First Draft of History

In 2008, Jack Abramoff blocked Basic Book’s publication of my book on the Abramoff investigation, which implicated attorneys, fundraisers, consultants, and legislators aligned with the Trumps, Clintons, and Sen. John McCain who had conspired to manufacture a scandal against him to deflect from their own (alleged) misconduct. He then tried to steal my intellectual property and use it as leverage to restore his position within the political establishment, setting in play a series of scandals that ultimately played out during the Trump Administration. The first book (Lynched!) was scheduled for release before the 2008 presidential election when McCain was the presumptive Republican  presidential candidate, with The Huffington Post  acquiring the exclusive to run my story.

After receiving my articles, The Huffington Post promptly dropped me and published my exclusive under the byline of Gary Chafetz, a reporter working for Harvard Prof. Alan Dershowitz who has represented Donald Trump and the pedophile, Jeffrey Epstein in associated legal matters; and who was a close friend of Alex Gibney, the film director who promoted a false narrative against Abramoff in Casino Jack. Chafetz’s work was promoted across platforms bankrolled by George Soros, with whom Abramoff has enjoyed a long-term professional relationship. After I uncovered the truth surrounding his prosecution, Abramoff and his rabbi demanded I give my materials to Chafetz so we could “come together” against McCain.   After Abramoff acquired copies of my book manuscript and articles and sabotaged my prospective publication with a major publication, Chafetz rushed out a self-published book, The Perfect Villain, incorporating some of my work, without evidence, according to Abramoff’s specifications — while apparently coordinating with Abramoff’s legal team, according to tribal sources, to peddle his false narrative during the superlobbyist’s sentencing hearing.  Chafetz expected to become very rich, they said — as he ran the pro-Abramoff narrative on behalf of the global elite and expected these powerful, well-heeled interests to promote him.

My research was also lifted and spun, without permission or  attribution, by  New York Times reporter Jo Becker, to whom Abramoff had referred me and who professed to doing her own work despite demanding I hand over all of my evidence to her for her private use; possessing prior knowledge of my work, and apparently using my work as a template for her own, with no new insights beyond adding a few quotes,  reaffirming my discoveries, and  making glaring, factual mistakes — and then spinning the story to Abramoff’s specifications. Both Chafetz and Becker and their respective publications appeared to have met the standard for copyright infringement based upon counsel’s review of the evidence, legal precedence, and copyright law.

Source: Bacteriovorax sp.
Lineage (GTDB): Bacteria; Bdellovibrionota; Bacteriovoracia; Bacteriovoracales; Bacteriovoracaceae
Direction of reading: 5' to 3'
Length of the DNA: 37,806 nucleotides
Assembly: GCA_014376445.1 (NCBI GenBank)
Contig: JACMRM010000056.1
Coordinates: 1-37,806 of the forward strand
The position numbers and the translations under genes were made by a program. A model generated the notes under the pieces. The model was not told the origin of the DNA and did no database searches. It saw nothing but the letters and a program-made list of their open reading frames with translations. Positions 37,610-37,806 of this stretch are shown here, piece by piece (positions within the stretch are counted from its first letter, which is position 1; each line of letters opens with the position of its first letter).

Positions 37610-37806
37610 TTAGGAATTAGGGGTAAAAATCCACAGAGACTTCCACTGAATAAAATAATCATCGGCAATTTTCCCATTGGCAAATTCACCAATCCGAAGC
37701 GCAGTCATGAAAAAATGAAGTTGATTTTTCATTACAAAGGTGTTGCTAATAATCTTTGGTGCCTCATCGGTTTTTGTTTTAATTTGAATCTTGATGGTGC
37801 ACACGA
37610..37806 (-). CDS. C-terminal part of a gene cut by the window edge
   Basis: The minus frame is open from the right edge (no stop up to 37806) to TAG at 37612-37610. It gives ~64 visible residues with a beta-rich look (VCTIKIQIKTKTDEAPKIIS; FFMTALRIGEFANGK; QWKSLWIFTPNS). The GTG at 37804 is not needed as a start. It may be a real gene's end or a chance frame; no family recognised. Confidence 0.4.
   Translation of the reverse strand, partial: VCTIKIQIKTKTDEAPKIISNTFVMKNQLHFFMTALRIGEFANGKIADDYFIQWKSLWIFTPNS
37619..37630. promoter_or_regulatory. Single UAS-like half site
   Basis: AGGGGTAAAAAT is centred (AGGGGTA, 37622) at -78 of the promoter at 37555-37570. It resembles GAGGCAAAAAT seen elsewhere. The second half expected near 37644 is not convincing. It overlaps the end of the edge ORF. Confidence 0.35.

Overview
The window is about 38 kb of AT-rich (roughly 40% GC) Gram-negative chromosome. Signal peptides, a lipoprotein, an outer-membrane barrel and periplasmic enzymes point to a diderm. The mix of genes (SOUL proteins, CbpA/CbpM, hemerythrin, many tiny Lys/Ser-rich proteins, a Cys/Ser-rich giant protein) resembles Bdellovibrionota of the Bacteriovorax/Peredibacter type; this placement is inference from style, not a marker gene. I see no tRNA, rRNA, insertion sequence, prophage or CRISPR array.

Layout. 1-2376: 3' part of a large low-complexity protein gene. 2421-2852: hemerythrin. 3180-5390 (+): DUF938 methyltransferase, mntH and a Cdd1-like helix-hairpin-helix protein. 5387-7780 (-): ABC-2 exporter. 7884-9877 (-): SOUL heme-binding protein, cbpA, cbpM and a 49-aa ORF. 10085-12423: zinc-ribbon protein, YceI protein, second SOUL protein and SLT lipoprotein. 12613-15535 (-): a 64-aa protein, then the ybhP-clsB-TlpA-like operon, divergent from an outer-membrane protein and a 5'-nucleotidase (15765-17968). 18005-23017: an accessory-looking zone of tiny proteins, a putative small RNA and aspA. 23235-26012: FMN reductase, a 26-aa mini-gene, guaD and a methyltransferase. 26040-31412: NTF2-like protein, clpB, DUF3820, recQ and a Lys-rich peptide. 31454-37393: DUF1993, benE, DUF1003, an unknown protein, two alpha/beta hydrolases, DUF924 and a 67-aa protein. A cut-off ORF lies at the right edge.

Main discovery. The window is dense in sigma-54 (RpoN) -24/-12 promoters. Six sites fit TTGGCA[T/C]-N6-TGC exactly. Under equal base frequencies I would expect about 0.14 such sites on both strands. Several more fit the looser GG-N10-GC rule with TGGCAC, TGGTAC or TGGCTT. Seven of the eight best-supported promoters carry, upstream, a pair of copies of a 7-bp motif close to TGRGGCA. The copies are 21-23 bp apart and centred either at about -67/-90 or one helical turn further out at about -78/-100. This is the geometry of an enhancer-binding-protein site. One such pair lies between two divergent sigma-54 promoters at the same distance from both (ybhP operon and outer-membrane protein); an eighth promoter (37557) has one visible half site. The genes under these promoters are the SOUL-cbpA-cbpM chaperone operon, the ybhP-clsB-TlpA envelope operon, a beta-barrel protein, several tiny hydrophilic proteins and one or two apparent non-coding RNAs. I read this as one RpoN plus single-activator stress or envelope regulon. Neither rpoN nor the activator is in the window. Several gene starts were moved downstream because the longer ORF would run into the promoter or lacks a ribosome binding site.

Abramoff sought to protect powerful (alleged criminal) co-conspirators  while scapegoating Sen. John McCain  — as, without his cooperation, the criminals, and indeed, Abramoff, would have gotten away with their alleged crimes — and there would have been no federal investigation. Understanding the truth behind the Abramoff scandal — and others driven by and on behalf of these shadow interests — will unveil  the networks, strategies, and identities of what appears to be an (alleged) international crime syndicate that has subverted the United States and countries around the world; its power appears to concentrate around the City of  London and the Vatican and enjoys vast influence among the halls of power, including the European Union, Great Britain, Israel, Russia, China, and elsewhere while overlapping with oligarchs, human traffickers, money launderers, technocrats, and kleptocrats, and apparently implicating Microsoft.  It is  my contention that the truth, if understood and (legally) acted upon, will empower we the people to restore the constitutional Republic of the United States, as envisioned and  established by our Founders.